When a company is classified as a “company in crisis,” certain legal restrictions apply, including the prohibition of returning “substitute performance for own resources” along with accessories and contractual penalties. The term “substitute performance for own resources” mainly refers to loans or similar performance (according to § 67c). The prohibition of return mainly applies to members of the statutory body, employees under the direct managerial authority of the statutory body, procurators, heads of organizational units, members of the supervisory board, owners with a direct or indirect shareholding representing at least 5% of the share capital or voting rights in the company, silent partners, or close persons.

In other words, if, for example, a company director (or his wife) provided a loan to the company and wanted to take these resources back, it would not be possible if the company is in crisis. If they decided to return their loan back, the value of the performance provided in violation of the prohibition must be returned to the company (§ 67f). Members of the statutory body who performed their function at the time of providing performance in violation of the prohibition are jointly and severally liable for its return (§ 67f).

In addition to legal restrictions, the classification of a “company in crisis” can have other unpleasant consequences. Many grant schemes, funds from the European Union, or other public money are typically tied to “healthy companies” (from the state’s perspective) and typically exclude applicants classified as a “company in crisis.” If your company plans to apply for a grant from public funds and has previously taken a convertible loan, check first if the company is not classified as in crisis according to legal criteria.


How to Get Out?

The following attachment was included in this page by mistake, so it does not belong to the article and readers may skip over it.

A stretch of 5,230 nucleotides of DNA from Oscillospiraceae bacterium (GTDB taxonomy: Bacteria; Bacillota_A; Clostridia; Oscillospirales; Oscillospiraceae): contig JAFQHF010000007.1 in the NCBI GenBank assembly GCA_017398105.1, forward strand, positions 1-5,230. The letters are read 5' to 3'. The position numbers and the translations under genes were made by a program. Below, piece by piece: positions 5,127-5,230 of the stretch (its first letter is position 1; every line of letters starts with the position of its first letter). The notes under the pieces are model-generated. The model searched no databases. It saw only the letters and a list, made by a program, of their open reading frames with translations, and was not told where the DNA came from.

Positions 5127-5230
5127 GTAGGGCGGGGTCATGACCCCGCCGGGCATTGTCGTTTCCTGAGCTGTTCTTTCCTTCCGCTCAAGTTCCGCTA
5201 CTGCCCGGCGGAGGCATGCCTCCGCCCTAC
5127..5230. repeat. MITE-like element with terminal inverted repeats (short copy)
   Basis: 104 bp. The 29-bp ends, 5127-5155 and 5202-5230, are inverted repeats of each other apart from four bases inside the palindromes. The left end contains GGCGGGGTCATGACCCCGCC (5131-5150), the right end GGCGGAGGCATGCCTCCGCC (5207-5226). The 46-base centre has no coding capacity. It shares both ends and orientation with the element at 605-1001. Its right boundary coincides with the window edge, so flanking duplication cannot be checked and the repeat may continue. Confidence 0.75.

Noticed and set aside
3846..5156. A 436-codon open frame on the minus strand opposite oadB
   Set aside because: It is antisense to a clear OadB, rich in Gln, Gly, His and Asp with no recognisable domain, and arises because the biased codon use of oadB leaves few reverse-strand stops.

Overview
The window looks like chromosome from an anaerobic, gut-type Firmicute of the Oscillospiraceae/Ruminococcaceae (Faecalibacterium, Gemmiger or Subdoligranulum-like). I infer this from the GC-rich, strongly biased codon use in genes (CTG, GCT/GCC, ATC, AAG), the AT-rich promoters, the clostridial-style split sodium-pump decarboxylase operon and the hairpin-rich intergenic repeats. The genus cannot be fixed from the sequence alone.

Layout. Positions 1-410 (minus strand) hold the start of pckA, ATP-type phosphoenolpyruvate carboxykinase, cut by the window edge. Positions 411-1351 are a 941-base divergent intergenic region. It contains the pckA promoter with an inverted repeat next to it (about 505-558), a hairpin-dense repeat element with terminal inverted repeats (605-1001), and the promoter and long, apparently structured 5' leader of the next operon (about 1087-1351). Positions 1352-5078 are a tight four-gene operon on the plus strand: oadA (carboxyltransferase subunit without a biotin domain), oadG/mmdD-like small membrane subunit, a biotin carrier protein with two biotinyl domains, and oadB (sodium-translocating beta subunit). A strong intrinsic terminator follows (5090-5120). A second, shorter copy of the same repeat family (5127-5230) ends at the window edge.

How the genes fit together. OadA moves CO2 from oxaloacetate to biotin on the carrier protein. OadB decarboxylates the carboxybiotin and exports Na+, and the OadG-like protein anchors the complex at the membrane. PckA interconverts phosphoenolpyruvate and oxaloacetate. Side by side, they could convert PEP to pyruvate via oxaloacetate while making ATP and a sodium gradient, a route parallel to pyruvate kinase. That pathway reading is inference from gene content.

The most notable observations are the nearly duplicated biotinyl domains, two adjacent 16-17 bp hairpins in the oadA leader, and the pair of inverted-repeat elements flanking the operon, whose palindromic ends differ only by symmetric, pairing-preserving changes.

If a company reports that it has become a company in crisis due to a convertible loan, it is not the end of the world. This classification can be removed in several ways, either by discussing with the investor and changing the form (completely or partially) of the existing convertible loan, for example into an investment in share capital or capital funds, or into other components of the company’s equity. An alternative solution is the entry of another investor or strengthening existing investors (in a form other than a convertible loan). It is also possible to reassess whether part of the liabilities can be reduced. Lastly, the company sheds this classification upon the conversion of the convertible loan.


Capila emphasizes the importance of proper setup and planning of financing to minimize risks and ensure long-term success and stability for the company. We recommend that companies thoroughly assess the need for additional financing and the potential impact on their financial indicators before committing to this type of financing.

For more information and detailed advice, contact Capila at [email protected].


About Capila:

Capila is a Slovak company specializing in accounting services, automated reporting, and strategic financial consulting (CFO services). Experienced accountants ensure effective management of accounting and financial matters. Through our web application, clients can monitor their financial data in real time. Capila also helps clients plan and optimize their financial processes and strategies.